The Racial Gap in College Graduation Rates

A new report from the U.S. Department of Education offers data on the racial gap in college graduation rates at different types of educational institutions.

If we look at all four-year educational institutions, we find that 39.5 percent of African Americans who entered these institutions in 2009 seeking a bachelor’s degree earned their degree within six years. For Whites seeking bachelor’s degrees, the graduation rate was 59.4 percent. At private, not-for-profit colleges and universities, the racial gap was even more pronounced. At these four-year institutions, the Black graduate rate was 43.5 percent, more than 26 percentage points below the rate for White students.

For African Americans, there was a significant gender gap in college graduation rates favoring women. The graduation rate for Black women was nearly nine percentage points higher than for Black men.

When we look at data for two-year colleges, we find a much smaller racial gap. The data shows that 24.7 percent of African Americans who enrolled in associate’s degree programs in 2012 earned their degree within three years. For Whites seeking associate’s degrees, the graduation rate was 33.2 percent.

Here, too, there was a significant gender gap among African American students. Some 27.2 percent of Black women who enrolled at a two-year college in 2012 earned their associate’s degree by 2015. For Black men, the graduation rate at two-year colleges was 21.4 percent.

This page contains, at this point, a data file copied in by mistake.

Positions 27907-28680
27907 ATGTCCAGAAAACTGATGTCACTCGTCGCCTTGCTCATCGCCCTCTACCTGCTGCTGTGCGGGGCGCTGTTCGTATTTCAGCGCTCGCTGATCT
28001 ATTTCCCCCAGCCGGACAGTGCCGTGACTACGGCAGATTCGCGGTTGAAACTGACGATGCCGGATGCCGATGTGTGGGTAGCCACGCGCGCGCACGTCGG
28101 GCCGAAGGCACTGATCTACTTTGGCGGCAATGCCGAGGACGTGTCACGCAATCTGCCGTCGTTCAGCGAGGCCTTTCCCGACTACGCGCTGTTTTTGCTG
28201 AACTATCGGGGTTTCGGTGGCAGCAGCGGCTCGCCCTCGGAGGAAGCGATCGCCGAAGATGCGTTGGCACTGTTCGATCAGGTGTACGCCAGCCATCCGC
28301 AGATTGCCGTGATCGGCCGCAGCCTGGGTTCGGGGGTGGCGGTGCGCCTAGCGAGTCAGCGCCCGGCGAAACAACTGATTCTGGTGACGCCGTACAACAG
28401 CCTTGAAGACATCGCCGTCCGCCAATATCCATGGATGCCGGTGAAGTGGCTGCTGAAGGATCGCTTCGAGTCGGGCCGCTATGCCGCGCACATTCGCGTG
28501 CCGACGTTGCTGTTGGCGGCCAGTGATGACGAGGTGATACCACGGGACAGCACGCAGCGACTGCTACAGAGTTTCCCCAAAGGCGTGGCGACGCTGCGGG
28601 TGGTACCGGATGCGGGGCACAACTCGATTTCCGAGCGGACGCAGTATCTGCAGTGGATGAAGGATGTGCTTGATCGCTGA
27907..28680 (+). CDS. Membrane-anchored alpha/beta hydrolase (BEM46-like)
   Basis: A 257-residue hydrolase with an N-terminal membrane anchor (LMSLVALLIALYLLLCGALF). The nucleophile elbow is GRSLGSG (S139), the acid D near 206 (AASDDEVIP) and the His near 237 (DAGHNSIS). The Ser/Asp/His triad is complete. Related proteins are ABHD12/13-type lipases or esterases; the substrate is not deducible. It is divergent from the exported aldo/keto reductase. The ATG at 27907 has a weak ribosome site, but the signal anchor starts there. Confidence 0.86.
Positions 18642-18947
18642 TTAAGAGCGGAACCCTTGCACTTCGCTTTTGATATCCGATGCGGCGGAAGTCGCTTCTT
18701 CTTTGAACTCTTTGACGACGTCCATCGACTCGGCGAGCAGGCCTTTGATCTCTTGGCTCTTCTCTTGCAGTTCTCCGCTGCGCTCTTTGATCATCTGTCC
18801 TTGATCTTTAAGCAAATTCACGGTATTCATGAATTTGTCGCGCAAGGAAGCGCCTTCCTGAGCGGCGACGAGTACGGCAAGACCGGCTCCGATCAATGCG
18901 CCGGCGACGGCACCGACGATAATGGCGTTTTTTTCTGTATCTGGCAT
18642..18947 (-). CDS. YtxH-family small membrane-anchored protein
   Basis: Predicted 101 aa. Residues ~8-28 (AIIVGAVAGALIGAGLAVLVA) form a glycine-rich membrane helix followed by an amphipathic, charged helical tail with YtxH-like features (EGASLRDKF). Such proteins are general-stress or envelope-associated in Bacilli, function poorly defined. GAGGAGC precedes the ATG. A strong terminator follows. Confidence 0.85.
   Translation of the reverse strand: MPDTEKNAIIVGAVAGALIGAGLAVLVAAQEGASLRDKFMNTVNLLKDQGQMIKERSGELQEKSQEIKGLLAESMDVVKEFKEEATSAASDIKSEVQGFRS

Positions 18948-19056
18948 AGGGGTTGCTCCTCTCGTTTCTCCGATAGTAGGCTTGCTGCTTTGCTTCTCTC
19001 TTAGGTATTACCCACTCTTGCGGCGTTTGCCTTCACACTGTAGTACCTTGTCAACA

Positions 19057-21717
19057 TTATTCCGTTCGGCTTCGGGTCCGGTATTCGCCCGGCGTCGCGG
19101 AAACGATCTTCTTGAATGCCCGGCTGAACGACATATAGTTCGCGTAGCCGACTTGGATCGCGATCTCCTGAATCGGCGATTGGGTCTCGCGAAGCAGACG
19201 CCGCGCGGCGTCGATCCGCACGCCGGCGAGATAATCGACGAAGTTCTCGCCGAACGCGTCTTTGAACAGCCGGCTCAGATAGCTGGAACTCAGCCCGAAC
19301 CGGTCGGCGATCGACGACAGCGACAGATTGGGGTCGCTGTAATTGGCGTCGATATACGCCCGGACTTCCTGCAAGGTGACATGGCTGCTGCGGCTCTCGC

Undoubtedly, economic factors, including lower family income and wealth among African Americans and insufficient financial aid, were major contributors to the large racial gap in college graduation rates.

The full report, Graduation Rates for Selected Cohorts, 2007–12; Outcome Measures for Cohort Year 2007; Student Financial Aid, Academic Year 2014–15; and Admissions in Postsecondary Institutions, Fall 2015, may be downloaded by clicking here.

Related Articles


  1. It will be more helpful to discuss solutions and real examples of those solutions in action than continuously focusing on the problem.

    • focusing and continuing on the issue and its origin does better than not acknowledging the problem and siloing to solutions

  2. Things change over time not over night as a fact. Economical change, no matter the Race, moves the slowest of all. According to a recent study….
    Over the past 25 years, the total enrollment of adults in degree-granting institutions increased for Whites, Blacks, and Hispanics.
    Undergraduate enrollment figures include all students, regardless of age, enrolled either part time or full time in undergraduate studies at a degree-granting institution.
    Between 1976 and 2008, total undergraduate fall enrollment increased for each racial/ethnic group.
    Asian/Pacific Islander enrollment increased six-fold, from 169,000 in 1976 to 1,118,000 in 2008. Hispanic enrollment rose from 353,000 in 1976 to 2,103,000 in 2008—approximately six times the enrollment in 1976.
    These two racial/ethnic groups had the fastest rates of enrollment growth, leading to increases in their share of total enrollment between 1976 and 2008: from 2 to 7 percent for Asians/Pacific Islanders and from 4 to 13 percent for Hispanics.